Senility in Dogs: the essential facts and how to treat it!
As our pet population ages, much like us, senility in dogs is becoming a pretty common diagnosis to make. The scary thing though is that senility, dementia or canine cognitive dysfunction often goes unrecognized or untreated. Join me as I go through the facts of senility, the signs and progression of the disease as well as how we can try and treat, or even prevent it in the first place.
How common is senility in dogs?
More common than you might imagine! Estimates vary from a whopping 60% of dogs over 8 years old showing signs, to a more modest 14% (which is still a huge number of dogs if you think about it!).
The scary thing is that in the study which gave a 14% estimation, only 2% were being diagnosed. This means that senility, more accurately known as canine cognitive dysfunction, is going undiagnosed in a huge number of senior dogs.
Which dogs are at a higher dementia risk?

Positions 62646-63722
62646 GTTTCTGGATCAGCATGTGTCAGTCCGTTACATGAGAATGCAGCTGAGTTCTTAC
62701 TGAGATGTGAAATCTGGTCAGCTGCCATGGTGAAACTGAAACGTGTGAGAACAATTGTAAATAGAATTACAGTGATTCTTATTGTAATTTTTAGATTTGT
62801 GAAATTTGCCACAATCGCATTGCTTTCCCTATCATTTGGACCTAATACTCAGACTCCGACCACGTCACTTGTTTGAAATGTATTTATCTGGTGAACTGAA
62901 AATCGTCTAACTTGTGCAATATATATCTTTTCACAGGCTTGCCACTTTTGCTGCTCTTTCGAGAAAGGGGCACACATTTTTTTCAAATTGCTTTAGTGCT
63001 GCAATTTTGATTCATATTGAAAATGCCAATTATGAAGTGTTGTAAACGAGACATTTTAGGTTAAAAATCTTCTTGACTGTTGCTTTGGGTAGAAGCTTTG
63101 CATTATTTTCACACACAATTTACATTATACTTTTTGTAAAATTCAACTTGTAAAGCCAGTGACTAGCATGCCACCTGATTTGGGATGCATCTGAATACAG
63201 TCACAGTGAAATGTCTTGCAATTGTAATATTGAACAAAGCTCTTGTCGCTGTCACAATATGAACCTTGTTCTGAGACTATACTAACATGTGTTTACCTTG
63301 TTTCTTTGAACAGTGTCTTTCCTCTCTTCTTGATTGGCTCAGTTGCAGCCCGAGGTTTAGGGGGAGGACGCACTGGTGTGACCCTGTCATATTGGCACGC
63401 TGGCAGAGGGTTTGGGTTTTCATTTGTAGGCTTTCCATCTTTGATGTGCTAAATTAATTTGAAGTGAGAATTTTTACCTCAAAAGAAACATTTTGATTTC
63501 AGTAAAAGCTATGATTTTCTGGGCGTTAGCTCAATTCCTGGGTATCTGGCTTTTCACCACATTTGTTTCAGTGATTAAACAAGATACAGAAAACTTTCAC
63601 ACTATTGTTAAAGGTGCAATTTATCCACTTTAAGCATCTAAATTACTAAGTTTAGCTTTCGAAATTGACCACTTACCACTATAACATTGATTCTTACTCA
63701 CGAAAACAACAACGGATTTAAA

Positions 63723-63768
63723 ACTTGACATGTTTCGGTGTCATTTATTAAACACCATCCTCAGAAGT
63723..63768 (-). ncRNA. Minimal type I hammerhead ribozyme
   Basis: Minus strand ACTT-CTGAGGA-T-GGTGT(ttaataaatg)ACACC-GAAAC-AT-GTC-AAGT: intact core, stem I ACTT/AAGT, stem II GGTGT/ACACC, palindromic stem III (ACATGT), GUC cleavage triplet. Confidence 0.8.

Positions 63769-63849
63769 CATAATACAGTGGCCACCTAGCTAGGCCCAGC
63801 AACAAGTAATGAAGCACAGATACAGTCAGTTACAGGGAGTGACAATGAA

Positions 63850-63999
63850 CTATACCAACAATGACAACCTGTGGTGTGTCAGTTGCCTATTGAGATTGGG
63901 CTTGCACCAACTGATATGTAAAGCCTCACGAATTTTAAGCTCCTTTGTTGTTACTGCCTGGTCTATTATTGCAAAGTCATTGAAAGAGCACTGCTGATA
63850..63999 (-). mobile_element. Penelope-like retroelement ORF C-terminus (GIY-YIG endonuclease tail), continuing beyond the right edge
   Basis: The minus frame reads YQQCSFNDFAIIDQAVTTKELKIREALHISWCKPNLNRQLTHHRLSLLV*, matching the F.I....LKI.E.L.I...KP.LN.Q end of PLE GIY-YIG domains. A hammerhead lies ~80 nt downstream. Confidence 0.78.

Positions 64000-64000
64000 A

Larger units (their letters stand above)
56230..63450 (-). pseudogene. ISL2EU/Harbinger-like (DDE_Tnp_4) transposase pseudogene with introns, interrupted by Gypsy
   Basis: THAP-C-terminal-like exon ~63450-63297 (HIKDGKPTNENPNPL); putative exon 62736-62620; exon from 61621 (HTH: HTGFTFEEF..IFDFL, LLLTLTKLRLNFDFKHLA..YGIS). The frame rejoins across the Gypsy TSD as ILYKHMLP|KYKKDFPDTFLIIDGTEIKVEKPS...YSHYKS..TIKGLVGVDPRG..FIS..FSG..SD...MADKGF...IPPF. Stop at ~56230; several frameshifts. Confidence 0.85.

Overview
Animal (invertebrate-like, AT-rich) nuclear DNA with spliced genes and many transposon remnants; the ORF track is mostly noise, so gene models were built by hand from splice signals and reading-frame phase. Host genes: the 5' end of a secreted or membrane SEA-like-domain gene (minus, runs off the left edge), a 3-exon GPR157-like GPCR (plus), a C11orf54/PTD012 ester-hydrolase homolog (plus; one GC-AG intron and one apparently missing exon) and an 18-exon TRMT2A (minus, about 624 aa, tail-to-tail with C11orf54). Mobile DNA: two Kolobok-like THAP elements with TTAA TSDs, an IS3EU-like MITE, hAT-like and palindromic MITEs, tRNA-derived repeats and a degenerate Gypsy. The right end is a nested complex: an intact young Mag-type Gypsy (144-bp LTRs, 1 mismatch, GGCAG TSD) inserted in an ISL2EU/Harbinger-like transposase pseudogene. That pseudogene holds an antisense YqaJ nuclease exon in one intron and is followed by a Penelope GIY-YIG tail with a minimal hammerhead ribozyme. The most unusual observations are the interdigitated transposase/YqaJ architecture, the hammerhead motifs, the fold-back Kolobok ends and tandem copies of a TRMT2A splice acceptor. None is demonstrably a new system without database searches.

While this frequency of senility is in all dogs over the age of 8, as a dog ages the risk becomes higher. In fact the average age of those suffering with this debilitating disease is between 11 and 12 years of age. The older your dog is, the more likely they are to develop senility.
It used to be that this would mean only what was considered very old dogs were those suffering from dementia. Our dog population is getting older though and it’s not unusual for big dogs to live until about 14 and smaller dogs to around 16. Senility has been shown to have little effect on life-expectancy (and I’ll discuss prognosis in more detail later), and this means it is more important than ever we recognize and treat canine cognitive dysfunction as soon as it starts to develop.
All dogs are at risk. Large and small dogs. Male and female. Every breed. So if you have a dog this is a condition you definitely need to be aware of.
What causes Canine Cognitive Dysfunction?